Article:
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Posts Tagged ‘brave’

brave necklace coral scarf

“Do you have the courage to go alone?” Mrs. Whatsit asked.

“No.” Meg’s voice was flat. “But it doesn’t matter.” She turned to her father and Calvin. “You know it’s the only thing to do.”

—Madeleine L’Engle, A Wrinkle in Time

I picked up A Wrinkle in Time again a few weeks ago, after the hubs and I went to see Ava DuVernay’s multiracial, star-studded, visually dazzling new adaptation.

I had some reservations about the film, especially the adult casting. I had trouble forgetting that I was watching Reese Witherspoon and Oprah instead of Mrs. Whatsit and Mrs. Which. But I loved Storm Reid’s turn as Meg Murry: lonely, stubborn, fiercely loving, at once brave and fearful – which is to say, utterly human.

The film inspired me to dive back into the book. And from the first line – “It was a dark and stormy night” – I was swept up again by the story of Meg and Calvin and Charles Wallace. It’s odd and mysterious and wonderful, and I’ve enjoyed it before. But this time, these particular lines stopped me in my tracks.

I’ve been following the word brave and its fellows – courage, resilience – for a long time now. My word for this year, also related, is grit. Meg’s words, and especially her actions, reminded me of my word, and the lines in Paula McLain’s novel Love and Ruin about the young soldiers who relied on grit when their courage failed them.

Meg realizes, in this moment, that it doesn’t matter if she feels brave enough to go and rescue Charles Wallace. She simply has to do it. Like all my other heroines, she understands that going forward is the only thing to do. And she does it – though she’s terrified. (Spoiler alert: she succeeds, and makes it back home, along with her loved ones. But it’s the doing – not the outcome – that matters.)

Sometimes, like Meg, I don’t know if I have the courage to do hard things. But it doesn’t always matter: they’ve often got to be done. Sometimes grit is what’s left when your courage fails you, when you can’t summon the fire of bravery or even a glowing ember. In those times, grit provides the traction needed to move forward.

I love so many things about A Wrinkle in Time: the whimsy and magic, the deep love the characters have for each other, the celebration of light and hope amid unimaginable darkness. But I’m holding these words especially close as I walk through a blustery, fitful spring. Meg and her creator, Madeleine, both knew a thing or two about grit. And so do I.

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the long run book snow menzies-pike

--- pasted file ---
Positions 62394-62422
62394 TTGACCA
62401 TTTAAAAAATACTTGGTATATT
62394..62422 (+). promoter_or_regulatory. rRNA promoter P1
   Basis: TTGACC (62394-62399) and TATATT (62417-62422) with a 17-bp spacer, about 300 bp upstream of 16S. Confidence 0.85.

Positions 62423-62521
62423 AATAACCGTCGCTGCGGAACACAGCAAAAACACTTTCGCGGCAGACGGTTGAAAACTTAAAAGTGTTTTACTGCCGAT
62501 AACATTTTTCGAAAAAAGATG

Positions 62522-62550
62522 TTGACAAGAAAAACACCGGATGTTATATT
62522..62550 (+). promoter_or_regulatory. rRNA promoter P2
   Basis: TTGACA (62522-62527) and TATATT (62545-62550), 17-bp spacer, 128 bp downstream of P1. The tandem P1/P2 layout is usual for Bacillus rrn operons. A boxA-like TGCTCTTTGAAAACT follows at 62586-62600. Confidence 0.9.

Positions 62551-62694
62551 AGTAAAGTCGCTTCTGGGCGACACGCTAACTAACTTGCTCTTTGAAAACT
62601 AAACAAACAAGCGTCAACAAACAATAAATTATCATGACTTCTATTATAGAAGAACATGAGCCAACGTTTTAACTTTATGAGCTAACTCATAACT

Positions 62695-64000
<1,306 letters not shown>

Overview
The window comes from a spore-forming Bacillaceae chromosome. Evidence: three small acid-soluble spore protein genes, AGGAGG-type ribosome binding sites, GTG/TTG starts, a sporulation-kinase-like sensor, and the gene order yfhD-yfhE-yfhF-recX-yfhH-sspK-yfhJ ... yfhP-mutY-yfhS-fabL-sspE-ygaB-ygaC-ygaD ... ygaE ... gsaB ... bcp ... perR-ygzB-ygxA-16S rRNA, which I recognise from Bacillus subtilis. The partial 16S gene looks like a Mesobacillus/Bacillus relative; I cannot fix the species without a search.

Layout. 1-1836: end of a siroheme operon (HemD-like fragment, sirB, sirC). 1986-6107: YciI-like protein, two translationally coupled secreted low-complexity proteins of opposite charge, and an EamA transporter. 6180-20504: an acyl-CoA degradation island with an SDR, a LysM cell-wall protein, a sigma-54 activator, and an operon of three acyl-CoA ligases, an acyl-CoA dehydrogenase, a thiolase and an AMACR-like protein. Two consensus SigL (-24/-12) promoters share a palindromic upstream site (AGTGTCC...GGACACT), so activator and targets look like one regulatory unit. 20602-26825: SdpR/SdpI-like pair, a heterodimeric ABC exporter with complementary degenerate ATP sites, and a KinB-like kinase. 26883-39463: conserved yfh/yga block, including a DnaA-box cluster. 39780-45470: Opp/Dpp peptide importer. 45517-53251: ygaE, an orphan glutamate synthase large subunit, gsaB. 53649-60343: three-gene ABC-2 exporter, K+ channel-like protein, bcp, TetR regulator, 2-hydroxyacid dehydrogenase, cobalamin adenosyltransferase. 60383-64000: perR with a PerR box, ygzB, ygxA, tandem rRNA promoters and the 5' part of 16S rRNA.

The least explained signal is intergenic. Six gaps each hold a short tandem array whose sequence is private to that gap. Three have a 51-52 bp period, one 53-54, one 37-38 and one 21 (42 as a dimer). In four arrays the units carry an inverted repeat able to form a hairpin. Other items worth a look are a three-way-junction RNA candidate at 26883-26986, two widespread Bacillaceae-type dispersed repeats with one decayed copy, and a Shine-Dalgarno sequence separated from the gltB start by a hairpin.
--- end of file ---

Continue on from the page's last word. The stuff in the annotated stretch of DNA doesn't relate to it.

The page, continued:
My one little word for this year is grit. Two and a half months in, it’s already proven quite apt.

I’m running several times a week these days, and that takes grit. Getting myself out onto the trail after a long workday can be tough, but it’s rewarding.

There’s also the literal grit that collects in the treads of my running shoes (and, subsequently, on my kitchen floor). And the grit required to power through the boot-camp workouts I’ve been doing on Monday nights with Erin and a handful of other women. We do bursts of cardio – high knees, jumping jacks – interspersed with lunges and squats, weight training and push-ups.

Sometimes – I won’t lie – it’s hard. But it, too, is rewarding.

I’ve been on the lookout for words about grit, and I found the first ones, fittingly, in Catriona Menzies-Pike’s wonderful memoir, The Long Run.

Like me, Menzies-Pike is a lifelong bookworm who never expected to become a runner. Also like me, she fell in love with the sport and was amazed at the changes it wrought in her body and soul. She writes about pushing through, trying and failing, building up endurance and coming face to face with her own limits. “While I might not be sporty, I sure as hell was gritty,” she asserts. I’ve thought about that line during a couple of hard runs on the trail.

I came across more words on grit in Love and Ruin, Paula McLain’s stunning novel about journalist Martha Gellhorn and her tempestuous love affair with Ernest Hemingway. The book contains many beautiful, blazingly honest passages about love and loss and war.

Early, on, as Gellhorn talks to a group of republican rebels during the Spanish Civil War, she realizes: “they didn’t have an endless supply of bravery, because no one ever did. When courage failed them, they would find a way to stand their ground anyway and fight on spirit alone. They had that in spades—grit rather than bravery.”

The word grit caught my eye, as did the comparison to courage: these two things as related, but distinct. Much later in the book, Gellhorn—now working as a war correspondent in besieged Finland—says simply, “I didn’t feel brave, though. It wasn’t bravery when you did what you had to do.”

Grit is doing what you have to do, and also what you know you should do. For me, it’s often about the daily tasks that require not only courage, but stick-to-it-iveness. Sometimes I fail at these, or run out of steam, but I’m doing my best to keep going.